I think that one of the most obvious complications with having living collections is the fact that you need to continuously care for these collections. With other types of museums, the objects that are in the collection are either already dead, or inanimate. Live animals require specific environments in order for them to live well and comfortably. Insects require specific temperatures and humidity temperatures in order for them to live and mammals have specific diets and activity levels that have to be accounted for. Aquatic life has a bunch of specifications that go with them, including salinity (saltiness of the water), temperature, water pressure, and light. With all the upkeep that comes with caring for live animals, comes the cost of that upkeep and the food, along with availability of the food as well. For aquatic animals, any change in salinity, temperature or pressure could be catastrophic.

That leads to another type of complication that living collections bring, which is simply the sheer cost of caring for them. Museums that feature either dead or inanimate items don’t need to constantly buy food for other items to care for their collections. Cost includes things like food, temperature, building and repairing enclosures, and for aquatic animals, water filtration. These costs add up over time and I would assume them to be larger than nonliving collections.

Another consideration is the danger of invasive species into a local habitat. If something in the collection is an invasive species to the area that it’s housed in, there is extra precaution that the species doesn’t get out of containment and into the local flora and fauna.

For more cultural living collections, such as reenactments or historical sites, one major complication would also be cost of upkeep. If the living collection includes older buildings, there is a lot of upkeep in terms of keeping the buildings standing and structurally sound. There is also cost issues with reenactments and the props and accessories that go with the reenactors. One issue that was brought is the approach to sensitive subjects, like slavery. Doing reenactments of sensitive subjects like slavery, can be a bit insensitive and just uncomfortable to the audience and also the actors (if they even have to do it). The opposite can also happen, where certain topics get ignored and then people feel like history is being ignored, and the the museum isn’t being truthful.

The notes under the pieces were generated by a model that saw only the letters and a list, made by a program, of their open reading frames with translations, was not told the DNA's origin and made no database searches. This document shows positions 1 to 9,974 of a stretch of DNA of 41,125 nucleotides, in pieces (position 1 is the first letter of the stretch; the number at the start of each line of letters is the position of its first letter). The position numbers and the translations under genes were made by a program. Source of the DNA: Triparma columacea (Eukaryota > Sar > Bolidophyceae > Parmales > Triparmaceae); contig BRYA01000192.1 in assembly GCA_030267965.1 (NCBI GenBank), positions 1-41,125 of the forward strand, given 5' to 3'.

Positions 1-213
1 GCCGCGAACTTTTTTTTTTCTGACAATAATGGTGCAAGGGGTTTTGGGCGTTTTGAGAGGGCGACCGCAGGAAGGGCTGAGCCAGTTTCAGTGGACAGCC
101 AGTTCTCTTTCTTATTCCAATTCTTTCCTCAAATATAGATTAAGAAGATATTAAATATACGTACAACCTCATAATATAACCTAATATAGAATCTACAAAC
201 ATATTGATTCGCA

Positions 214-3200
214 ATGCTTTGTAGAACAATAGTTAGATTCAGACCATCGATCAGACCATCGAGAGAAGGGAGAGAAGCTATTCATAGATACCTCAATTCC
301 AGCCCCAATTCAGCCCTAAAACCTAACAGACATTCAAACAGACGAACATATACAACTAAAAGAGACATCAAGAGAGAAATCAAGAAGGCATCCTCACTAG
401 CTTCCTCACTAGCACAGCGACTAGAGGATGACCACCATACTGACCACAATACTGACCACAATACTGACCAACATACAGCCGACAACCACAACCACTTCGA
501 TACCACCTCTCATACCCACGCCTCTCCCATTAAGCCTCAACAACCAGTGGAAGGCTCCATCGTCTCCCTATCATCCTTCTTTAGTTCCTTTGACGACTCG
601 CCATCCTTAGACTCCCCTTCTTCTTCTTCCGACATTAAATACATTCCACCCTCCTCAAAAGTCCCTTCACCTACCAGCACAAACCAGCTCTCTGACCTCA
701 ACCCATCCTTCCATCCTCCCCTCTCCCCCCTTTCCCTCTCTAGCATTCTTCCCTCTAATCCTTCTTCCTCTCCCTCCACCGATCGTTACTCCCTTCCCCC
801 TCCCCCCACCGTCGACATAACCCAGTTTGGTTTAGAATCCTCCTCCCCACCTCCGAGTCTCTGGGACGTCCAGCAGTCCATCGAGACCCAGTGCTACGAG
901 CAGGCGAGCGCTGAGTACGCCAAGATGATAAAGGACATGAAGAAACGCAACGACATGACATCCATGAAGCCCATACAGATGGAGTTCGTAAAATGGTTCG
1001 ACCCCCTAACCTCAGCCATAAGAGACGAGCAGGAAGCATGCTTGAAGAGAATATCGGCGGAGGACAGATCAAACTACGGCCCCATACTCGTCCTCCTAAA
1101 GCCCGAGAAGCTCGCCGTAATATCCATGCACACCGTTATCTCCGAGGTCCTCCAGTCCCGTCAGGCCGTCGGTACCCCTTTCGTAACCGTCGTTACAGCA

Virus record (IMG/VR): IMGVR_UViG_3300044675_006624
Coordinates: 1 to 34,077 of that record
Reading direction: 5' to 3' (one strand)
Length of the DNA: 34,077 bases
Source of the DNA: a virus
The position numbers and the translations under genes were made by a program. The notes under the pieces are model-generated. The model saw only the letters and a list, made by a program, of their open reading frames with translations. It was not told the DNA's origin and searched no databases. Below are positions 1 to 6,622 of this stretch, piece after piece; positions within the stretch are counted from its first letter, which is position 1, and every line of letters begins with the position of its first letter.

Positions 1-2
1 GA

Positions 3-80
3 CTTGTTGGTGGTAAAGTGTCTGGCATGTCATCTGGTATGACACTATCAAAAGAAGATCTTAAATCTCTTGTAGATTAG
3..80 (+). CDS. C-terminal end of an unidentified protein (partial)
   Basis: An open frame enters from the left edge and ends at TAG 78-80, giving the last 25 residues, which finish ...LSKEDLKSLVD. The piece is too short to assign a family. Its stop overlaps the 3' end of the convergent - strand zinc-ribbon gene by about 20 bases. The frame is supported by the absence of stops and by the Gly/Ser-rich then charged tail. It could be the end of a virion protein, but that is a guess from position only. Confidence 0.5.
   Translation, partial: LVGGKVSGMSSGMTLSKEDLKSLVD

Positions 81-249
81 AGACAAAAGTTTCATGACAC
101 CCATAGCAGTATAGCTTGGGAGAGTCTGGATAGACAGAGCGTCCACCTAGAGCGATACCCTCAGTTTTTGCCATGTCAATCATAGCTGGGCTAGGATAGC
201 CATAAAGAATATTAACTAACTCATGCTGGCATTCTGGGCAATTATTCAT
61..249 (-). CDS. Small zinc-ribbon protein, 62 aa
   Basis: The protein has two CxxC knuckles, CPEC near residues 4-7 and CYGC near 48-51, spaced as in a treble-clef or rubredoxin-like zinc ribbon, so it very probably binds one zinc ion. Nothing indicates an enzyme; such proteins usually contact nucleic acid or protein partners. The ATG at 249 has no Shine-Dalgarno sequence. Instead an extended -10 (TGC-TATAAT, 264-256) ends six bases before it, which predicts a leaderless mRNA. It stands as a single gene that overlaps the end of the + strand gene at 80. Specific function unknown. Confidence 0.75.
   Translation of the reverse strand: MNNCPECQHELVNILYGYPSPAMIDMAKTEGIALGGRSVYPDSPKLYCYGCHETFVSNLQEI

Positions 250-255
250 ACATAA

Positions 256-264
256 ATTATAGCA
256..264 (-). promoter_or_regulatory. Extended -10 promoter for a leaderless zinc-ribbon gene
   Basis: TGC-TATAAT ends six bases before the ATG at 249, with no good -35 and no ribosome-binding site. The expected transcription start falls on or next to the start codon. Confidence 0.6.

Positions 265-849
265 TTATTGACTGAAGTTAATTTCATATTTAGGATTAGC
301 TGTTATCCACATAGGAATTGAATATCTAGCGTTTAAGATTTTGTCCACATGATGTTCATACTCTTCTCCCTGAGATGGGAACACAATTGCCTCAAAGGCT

Question: Do you have a type of living museum that you prefer to go to/ like over other types?

Monterey Bay Aquarium “Kelp Forest”

2 Thoughts to “Living Collection Complications”

  1. Amy Gauger

    I love the photo of the Monteray Bay Aquarium. 🙂 I love aquariums in general – they’re usually very peaceful places where one can go to become immersed in the marine environment. And since I wanted to be a marine biologist when I grew up (like most kids, which is strange), it’s nostalgic as well!

  2. Maxine Laberge

    Arianna thank you for this question, I’ve never thought about my preferred living collection. Oftentimes I separate zoos, aquariums, historical sites, and other living collections in my mind because they all come along with their own set of ethics, standards, and experiences. I want to say that I prefer aquariums. A lot of people dislike zoos because they see animals that do not look happy or are confined to a small space. That’s not often a complaint from aquarium visitors, but really how different are the two? Do we decide our preferred living collections based on how ‘happy’ the organisms appear? Or do we enjoy them based on what we can learn from their presence? Something to consider!

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